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frogtag

Reading the RGB values of a pixel

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frogtag    121
Can anyone help me with how i can read the RGB values of a pixel of a picture? What i want to do is... 1) Load a picture, the formats not specific as i don't know whats best. 2) Read a pixels RGB values, i've know idea how this would be read, line by line or co-ordinate specific.

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relsoft    255
This is in 32 bit...


r = pixel shr 16
g = pixel shr 8 and 255
b = pixel and 255




or


r = pixel >> 16 & 255
g = pixel >> 8 & 255
b = pixel & 255


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benryves    1999
You would need to tell us which API/language you were intending on using.

In C# it's all very easy (though this method is slow);

using (Bitmap B = new Bitmap("someimage.jpg")) {

Color C = B.GetPixel(10, 10); // Get the pixel colour at (10,10)

int Red = C.R;
int Green = C.G;
int Blue = C.B;
int Alpha = C.A;

}



If you intend on reading lots of pixels you'll end up having to manually work with the raw data, which depends on the pixel format of the image. relsoft's method works for images using 32-bit RGB/ARGB values; if the bits were packed differently (eg 15/16-bit graphics, or worse palettised images) you'd need to work around that. Depending on which graphics API you decide to use, you might be able to just convert the image to 32-bit RGB/ARGB which is the "typical" (and easiest to manipulate) format.

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frogtag    121
I'm not quite sure what your code is relsoft. I've not had much experience with this before and so your code is too sparse that it makes no sense to me, can you put it in context like benryves did?

I see it as a mixture of the two, like follows...?????

using (Bitmap B = new Bitmap("someimage.jpg")) {

Color C = B.glReadPixel(10, 10); // Get the pixel colour at (10,10)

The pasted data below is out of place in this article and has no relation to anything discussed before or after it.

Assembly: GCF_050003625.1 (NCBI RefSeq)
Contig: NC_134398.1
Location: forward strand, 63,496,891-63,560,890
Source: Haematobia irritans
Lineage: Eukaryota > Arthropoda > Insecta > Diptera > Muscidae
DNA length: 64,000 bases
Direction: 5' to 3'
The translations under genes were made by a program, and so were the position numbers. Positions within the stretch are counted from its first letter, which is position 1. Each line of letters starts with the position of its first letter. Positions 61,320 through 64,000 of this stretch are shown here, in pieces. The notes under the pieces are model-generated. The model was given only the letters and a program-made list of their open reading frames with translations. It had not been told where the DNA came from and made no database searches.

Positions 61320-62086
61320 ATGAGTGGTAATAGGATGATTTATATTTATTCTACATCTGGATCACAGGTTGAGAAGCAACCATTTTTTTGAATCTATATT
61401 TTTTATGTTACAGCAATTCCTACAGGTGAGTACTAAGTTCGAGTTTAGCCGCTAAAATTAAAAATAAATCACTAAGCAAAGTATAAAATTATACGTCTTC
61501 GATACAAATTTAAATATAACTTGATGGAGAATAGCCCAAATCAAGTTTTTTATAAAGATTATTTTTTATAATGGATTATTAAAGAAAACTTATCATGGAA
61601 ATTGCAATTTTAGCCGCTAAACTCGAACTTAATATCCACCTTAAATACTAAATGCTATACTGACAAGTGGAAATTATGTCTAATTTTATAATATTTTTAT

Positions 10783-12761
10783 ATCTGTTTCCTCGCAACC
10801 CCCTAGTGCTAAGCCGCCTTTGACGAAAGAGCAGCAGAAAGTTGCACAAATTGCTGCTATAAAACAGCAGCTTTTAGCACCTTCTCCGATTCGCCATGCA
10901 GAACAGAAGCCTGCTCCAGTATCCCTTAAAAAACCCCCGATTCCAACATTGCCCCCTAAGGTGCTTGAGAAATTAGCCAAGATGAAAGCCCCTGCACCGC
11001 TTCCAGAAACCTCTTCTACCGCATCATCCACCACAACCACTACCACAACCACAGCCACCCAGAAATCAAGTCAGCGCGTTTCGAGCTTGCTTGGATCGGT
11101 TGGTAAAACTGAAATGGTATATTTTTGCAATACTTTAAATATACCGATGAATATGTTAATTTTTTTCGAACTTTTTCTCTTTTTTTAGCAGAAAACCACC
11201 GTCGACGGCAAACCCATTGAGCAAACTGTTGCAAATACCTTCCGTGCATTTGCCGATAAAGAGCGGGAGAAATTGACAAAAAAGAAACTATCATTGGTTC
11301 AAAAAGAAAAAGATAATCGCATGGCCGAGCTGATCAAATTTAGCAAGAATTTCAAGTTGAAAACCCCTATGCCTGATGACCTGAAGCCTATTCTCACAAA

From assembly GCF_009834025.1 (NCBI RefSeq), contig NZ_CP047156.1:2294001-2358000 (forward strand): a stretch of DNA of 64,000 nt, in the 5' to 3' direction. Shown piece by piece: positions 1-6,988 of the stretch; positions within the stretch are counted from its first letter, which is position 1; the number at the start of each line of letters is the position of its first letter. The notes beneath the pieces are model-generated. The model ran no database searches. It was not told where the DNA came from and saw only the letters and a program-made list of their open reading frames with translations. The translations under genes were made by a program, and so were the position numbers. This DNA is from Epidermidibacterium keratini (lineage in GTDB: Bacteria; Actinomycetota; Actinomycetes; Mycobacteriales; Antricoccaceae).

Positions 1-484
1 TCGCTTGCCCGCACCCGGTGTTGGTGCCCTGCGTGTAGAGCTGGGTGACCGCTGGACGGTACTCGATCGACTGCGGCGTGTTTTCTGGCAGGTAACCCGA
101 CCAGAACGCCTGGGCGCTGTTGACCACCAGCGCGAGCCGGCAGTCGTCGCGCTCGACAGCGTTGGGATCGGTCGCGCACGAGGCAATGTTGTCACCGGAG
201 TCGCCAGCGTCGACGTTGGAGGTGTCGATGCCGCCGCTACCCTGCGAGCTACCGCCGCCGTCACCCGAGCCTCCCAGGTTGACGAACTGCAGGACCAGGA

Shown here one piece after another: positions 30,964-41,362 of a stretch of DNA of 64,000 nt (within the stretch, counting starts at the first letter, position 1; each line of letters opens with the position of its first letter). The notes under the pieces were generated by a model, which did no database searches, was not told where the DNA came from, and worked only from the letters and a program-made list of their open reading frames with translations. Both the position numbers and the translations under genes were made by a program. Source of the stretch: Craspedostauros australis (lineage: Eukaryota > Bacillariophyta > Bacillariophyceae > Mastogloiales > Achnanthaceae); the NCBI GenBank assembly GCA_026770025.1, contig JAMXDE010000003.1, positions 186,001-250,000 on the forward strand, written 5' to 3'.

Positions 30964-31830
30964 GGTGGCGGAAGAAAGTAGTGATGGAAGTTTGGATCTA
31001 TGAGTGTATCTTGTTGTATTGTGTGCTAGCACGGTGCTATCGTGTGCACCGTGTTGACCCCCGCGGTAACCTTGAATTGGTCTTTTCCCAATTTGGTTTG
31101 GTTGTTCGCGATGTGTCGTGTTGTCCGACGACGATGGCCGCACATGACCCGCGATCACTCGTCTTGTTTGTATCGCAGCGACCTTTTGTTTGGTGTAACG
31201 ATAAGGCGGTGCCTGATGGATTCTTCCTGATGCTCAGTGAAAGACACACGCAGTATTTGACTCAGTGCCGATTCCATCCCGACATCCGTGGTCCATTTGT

int C.r = pixel >> 16 & 255
int C.g = pixel >> 8 & 255
int C.b = pixel & 255
}

And that makes no logical sense in the history of programming or sanity!

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relsoft    255
Okay, if your bmp is already loaded on a GL context ( A texture) you could just read each pixel in the GL buffer via glreadpixels.


glEnable(GL_TEXTURE_2D)
glBindtexture(GL_TEXTURE_2D, texture_id)
glReadPixels(0, 0, wid, hei, GL_RGBA, GL_UNSIGNED_BYTE, memoryaddress)



Sometimes you can even do it directly, w/o GL at all.

Say you have a memory chunk that you loaded you image. For clarity I'l use your code:


using (Bitmap B = new Bitmap("someimage.jpg")) {

Color C = B.GetPixel(10, 10); // Get the pixel colour at (10,10)

char Red = C >> 16 & 255;
char Green = C >> 8 & 255;
char Blue = C & 255 ;
char Alpha = C >> 24 & 255;

}



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benryves    1999
For clarity, the code I posted was the .NET way of doing things which therefore wraps up a lot of the mucky details for you.

If you have an image loaded into memory (let's say you have a pointer to its data) you need to know several things; the pixel format, the width, the height, and the stride of the image.

The width and height should be fairly self-explanatory. The pixel format indicates how each pixel is defined; for a 32-bit image that's one byte alpha, one byte red, one byte green blue, one byte green (sometimes alpha is ignored, so you have a dud byte there).

The stride of the image is the width of the image in bytes (the size of a scanline). This is not always the same as the width multiplied by the nuber of bytes per pixel; it is often rounded up to the nearest four or eight bytes, for example (and the extra data is ignored when drawing the image).

Therefore, to get the location of a pixel within a buffer in memory you'd calculate it like this:

PixelAddress = (y * Stride) + (x * BytesPerPixel)


This assumes that the image is stored with the first byte of data corresponding to the top-left pixel. Some formats store the bottom-right first (so the image grows "up" rather than "down"), for which you'd need to adjust the y coordinate first.

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